integrate EMS providers across regions within the same state. All of this limits the flexibility of EMS resources both during disasters, and for more routine purposes such as maintaining the fluidity of our industry’s labor resources. It would therefore be prudent for states to take action to enable greater portability of EMS licensure. One such action being promoted by the National Association of State EMS Officials (NASEMSO) involves model compact legislation known as REPLICA (Recognition of EMS Personnel Licensure Interstate Compact). While there is current legislation that allows for some cross-state EMS work during large-scale emergencies – most notably the Emergency Management Assistance Compact (EMAC) – this does not apply for routine operations. As a means to growing and retaining a strong EMS workforce that self-identifies and is externally recognized as a profession, it may be valuable for state and national leaders in EMS to improve the portability of licensure for provider relocation purposes as well. EVALUATE CERTIFICATE OF NEED POLICIES While the regulation of entrants into EMS may be an important tool to maintain quality, local policymakers need to evaluate all the tools at their disposal to foster local innovation. By transforming to a model where the primary service has a “right of first refusal,” it is conceivable that new entrants could potentially offer new services, such as non- emergent visits, telehealth, or services integrated with home care, hospice care, and others when the established service is not willing or lacks the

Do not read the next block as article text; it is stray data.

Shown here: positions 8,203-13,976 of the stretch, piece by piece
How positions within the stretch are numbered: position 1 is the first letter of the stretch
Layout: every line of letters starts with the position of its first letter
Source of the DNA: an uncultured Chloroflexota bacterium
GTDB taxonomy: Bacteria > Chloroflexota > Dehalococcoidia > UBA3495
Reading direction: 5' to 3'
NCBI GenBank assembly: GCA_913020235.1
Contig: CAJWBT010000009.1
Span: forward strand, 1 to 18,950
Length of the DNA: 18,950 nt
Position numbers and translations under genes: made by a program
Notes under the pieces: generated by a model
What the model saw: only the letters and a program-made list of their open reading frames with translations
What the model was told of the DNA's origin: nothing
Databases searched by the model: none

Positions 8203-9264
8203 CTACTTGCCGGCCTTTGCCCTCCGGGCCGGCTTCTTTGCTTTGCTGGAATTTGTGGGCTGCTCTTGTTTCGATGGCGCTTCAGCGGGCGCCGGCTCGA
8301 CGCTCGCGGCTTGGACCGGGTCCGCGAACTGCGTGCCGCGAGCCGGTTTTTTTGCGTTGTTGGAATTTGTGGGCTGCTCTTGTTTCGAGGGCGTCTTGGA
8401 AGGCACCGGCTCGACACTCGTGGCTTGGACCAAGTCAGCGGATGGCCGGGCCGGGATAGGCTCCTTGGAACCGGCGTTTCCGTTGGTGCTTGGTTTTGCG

capacity. Recognizing the complexity of this issue, policymakers may wish to proceed cautiously and perform detailed needs assessments prior to implementing changes. UNITED ADVOCACY To effectively innovate, EMS agencies must be allowed to provide safe, appropriate patient care within the carefully considered boundaries of legislation and regulations that are constructed with innovation in mind and with the assistance of EMS experts. In order to overcome some of these legal and regulatory hurdles, it is critical that EMS as an industry, along with its partners in health care, be able to advocate for its needs with a unified voice. This has heretofore proved difficult, and many efforts at improving the landscape for EMS fail due to disagreements within the EMS community. Often these disagreements stem from the competing priorities and intersecting roles of EMS along the three domains of public health, public safety, and health care. There is no regulatory solution to this internal division, but this division must be overcome in order for EMS to advance. Some suggestions are provided in the Regional Coordination chapter. The partners of EMS in the health care community have the potential to greatly enable innovation by advocating alongside us for a more favorable EMS regulatory framework. Finding ways to effectively communicate and collaborate with all stakeholder groups is critical to being able to find and implement new ways to improve patient health outcomes.
MOUNT SINAI HEALTH SYSTEM | UNIVERSITY OF CALIFORNIA, SAN DIEGO
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